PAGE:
When Benzinga posted
about T-Mobile announcing plans to get rid of contracts while
still making smartphones affordable, the news was seen by many as
Everything is big in the cell phone business and when you're
number four behind goliaths like Verizon (NYSE:
), AT&T (NYSE:
), and Sprint (NYSE:
), disrupting the market is a tall order.
But there's evidence that the goliaths are watching closely.
Following the announcement, Verizon CEO Lowell McAdam was asked
about the T-Mobile plan. He said that developing a program like
that would be "
McAdam went on to say that he was happy to see a new idea put
in front of customers and that he would be watching customer
reaction to the plan closely. McAdam said, "We can react quickly
to consumers' shifting needs."
The T-Mobile plan is contract free, but for those who can't
pay the full price of the phone, an extra $20 is added to their
monthly bill. They're contractually obligated to pay the $20 for
AT&T CEO Randall Stephenson said
that the company is exploring the idea of handset financing where
the customer would pay the cost of the phone over a few months.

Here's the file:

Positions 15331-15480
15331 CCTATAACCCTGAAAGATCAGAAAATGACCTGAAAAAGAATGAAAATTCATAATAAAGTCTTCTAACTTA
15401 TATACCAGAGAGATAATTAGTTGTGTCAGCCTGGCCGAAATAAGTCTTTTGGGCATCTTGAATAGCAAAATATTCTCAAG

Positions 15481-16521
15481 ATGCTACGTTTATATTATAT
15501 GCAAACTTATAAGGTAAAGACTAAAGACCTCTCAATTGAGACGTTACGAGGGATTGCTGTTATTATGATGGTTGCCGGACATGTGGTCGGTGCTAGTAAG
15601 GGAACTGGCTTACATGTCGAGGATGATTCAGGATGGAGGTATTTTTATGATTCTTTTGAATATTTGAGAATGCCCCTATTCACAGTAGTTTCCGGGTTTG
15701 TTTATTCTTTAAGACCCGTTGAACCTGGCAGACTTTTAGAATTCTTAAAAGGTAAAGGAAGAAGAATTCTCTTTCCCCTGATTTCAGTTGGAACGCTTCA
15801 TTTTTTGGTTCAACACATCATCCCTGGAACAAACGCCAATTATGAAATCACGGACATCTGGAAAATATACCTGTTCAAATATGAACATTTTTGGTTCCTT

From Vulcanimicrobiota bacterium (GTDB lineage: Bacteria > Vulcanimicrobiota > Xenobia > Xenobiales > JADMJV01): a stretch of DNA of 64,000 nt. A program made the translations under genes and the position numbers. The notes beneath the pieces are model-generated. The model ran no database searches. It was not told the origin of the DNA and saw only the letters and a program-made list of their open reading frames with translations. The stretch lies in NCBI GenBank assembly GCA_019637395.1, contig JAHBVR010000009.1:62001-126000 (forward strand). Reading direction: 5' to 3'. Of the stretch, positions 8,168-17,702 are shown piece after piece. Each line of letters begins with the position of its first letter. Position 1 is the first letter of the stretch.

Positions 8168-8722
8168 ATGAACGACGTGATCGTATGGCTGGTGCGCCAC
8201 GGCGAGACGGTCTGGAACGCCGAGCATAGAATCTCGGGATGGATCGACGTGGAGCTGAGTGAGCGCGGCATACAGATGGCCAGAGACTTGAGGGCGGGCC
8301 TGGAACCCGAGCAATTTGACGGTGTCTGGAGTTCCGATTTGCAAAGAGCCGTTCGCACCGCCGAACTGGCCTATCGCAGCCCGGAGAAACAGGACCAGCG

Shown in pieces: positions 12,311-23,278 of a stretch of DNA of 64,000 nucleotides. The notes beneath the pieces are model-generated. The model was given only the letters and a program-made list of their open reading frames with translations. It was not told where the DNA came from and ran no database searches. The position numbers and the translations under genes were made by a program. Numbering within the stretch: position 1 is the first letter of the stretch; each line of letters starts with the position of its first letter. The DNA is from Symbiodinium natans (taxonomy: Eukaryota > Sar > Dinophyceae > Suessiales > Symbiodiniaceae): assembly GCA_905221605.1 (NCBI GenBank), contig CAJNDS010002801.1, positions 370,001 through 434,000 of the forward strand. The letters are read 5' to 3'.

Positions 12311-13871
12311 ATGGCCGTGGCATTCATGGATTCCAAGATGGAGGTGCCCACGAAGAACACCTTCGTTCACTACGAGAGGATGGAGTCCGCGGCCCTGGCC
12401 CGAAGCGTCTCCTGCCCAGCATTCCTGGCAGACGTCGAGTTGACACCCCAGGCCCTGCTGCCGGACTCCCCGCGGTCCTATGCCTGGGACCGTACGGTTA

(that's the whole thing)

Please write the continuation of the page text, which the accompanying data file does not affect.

After that, they would be free to cancel service at any time.
The three larger carriers already offer a no contract option
but customers have to pay the retail price for the phone upfront.
This is not a program that companies promote as aggressively as
they do contract-based offerings.
To the surprise of customers, cell phone companies may be
willing to embrace the no contract model because contracts are a
lose-lose. Not only is there a growing distaste towards cell
phone contracts in the eyes of the end user, but by subsidizing
the phone, the company is taking an earnings hit.
) iPhone is believed to have a substantial impact on a carrier's
earnings especially during quarters when a new phone is brought
So far, the T-Mobile plan hasn't seen the outsized customer
response that the company had hoped. There could be a few reasons
for that. First, for those who might be interested in jumping
ship and heading to T-Mobile, those customers will have to wait
for their contracts to run out or pay the early termination fee.
This may be why Verizon will watch closely and "quickly
For those that do the math, it isn't the $1,000 savings that
T-Mobile has said when it's compared to what most customers would
get at AT&T, the savings is still an impressive $580 but some
industry watchers say that not even $580 is enough to pull
customers from a carrier they trust (although may not like) to
one they hardly know.
(c) 2013 Benzinga.com. Benzinga does not provide investment
advice. All rights reserved.
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